LETTERS TO THE EDITOR
REGARDING Bill Hoffman’s opinion article (Daily, January 25).
Contrary to what he says, Master Builders Queensland has been working tirelessly with the industry and the government on a range of solutions to what is undoubtedly the biggest issue to face our industry ever – and one that has been ongoing for many years.
Unfortunately, the lobbying by a vocal few, who have advocated for a solution that increases legislation and introduces Project Bank Accounts (on the notion that they will secure subbies money and ensure they are paid in full, on time, every time), is simplistic and unrealistic.
Project Bank Accounts and these shortsighted views sound reasonable on the surface and are good for a short media grab.
However, if you look a little deeper, the inadequacies of such systems for what is a highly complex industry currently enduring a time of business financial stress, are obvious to the quiet majority.
Although it’s by no means a silver or magic bullet, there is only one thing that will begin to address the issue of slow and non-payment in the industry – and that is education.
The downside is that education and professional development won’t produce overnight miracles or fix a massive and inherent problem during an election cycle.
This makes them very unattractive to politicians looking to win elections, but a good idea to keep working on with the view to considering down the track.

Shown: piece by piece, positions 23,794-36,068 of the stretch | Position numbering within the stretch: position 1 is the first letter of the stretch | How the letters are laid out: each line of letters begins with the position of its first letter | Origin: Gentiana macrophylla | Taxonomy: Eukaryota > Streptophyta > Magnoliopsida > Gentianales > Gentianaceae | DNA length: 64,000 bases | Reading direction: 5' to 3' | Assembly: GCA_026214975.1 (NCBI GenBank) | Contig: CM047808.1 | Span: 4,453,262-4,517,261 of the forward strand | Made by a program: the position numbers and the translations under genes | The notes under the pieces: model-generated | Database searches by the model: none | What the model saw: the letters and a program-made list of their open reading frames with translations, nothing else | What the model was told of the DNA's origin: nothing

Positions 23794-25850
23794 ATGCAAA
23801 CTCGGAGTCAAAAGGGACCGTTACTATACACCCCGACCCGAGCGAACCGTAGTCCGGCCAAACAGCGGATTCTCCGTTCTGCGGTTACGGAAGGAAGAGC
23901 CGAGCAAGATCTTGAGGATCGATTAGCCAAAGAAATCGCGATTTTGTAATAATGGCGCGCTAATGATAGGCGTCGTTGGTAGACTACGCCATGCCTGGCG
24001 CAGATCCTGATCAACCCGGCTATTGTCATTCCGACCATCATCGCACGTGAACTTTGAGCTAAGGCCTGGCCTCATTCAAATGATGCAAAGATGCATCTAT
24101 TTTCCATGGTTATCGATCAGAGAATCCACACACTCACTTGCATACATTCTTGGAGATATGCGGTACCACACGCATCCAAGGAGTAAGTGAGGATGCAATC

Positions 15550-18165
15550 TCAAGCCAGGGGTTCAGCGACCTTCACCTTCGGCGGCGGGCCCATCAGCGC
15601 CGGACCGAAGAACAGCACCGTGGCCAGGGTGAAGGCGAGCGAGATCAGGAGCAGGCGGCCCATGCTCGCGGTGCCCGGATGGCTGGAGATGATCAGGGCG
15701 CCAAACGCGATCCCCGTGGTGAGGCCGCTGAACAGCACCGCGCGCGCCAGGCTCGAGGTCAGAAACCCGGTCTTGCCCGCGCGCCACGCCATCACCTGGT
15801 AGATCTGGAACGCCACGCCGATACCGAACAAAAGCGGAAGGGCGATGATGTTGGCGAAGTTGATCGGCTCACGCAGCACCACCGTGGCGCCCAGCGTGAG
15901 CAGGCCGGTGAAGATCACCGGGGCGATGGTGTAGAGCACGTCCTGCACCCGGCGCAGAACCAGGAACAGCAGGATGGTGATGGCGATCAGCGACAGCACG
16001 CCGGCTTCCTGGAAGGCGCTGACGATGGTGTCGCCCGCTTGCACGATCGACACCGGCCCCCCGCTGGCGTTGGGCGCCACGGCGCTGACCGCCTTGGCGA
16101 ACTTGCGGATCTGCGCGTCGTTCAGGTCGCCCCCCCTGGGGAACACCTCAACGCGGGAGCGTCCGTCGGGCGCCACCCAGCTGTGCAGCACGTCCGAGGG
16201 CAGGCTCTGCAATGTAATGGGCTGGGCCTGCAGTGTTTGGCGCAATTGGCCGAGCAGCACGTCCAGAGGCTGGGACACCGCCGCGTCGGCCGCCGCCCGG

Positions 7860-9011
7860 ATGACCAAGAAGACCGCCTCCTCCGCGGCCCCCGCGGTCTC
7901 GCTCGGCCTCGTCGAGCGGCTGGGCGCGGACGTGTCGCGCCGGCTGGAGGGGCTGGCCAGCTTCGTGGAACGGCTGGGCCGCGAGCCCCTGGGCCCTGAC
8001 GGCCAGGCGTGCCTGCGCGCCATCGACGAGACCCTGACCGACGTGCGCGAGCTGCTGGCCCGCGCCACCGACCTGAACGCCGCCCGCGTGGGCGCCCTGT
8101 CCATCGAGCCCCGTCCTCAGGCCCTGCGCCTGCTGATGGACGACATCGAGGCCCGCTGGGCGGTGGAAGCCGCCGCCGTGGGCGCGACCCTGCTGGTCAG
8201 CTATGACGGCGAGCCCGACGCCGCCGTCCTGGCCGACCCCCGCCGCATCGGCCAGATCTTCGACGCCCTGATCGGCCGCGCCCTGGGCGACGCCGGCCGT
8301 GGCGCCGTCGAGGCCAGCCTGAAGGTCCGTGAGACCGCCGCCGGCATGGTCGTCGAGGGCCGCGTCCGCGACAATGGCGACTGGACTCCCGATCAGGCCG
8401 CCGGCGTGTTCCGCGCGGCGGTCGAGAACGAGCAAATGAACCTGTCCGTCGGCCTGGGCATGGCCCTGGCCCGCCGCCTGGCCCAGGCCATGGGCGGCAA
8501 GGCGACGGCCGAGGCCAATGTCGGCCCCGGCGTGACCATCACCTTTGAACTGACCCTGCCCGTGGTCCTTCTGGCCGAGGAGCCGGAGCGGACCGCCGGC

So why are we calling for education rather than another few hundred pages of legislation and a set of Project Bank Accounts? It’s pretty simple.
Most builders, subbies and tradies joined the industry because of their specialised technical disciplines and love of the building craft, not because of their experience with, or desire to run a business.
Taking on the running of what is an increasingly complex business, in a highly regulated industry, was not necessarily front of mind when they were apprentices.
The reality is that as an industry, we have dropped the ball when it comes to preparing our young apprentices and tradies to run their own business.
And it is becoming increasingly evident that unless we change the system and teach our best tradespeople to become better business operators, no amount of regulation is going to fix this issue.
It’s not really all that surprising that the average “mum and dad” construction contractor is not completely across the thousands of pages of regulation at both a state and federal level.
Note; these clowns have had decades to educate their builders, the only thing they have learn't is how to rip off subbies.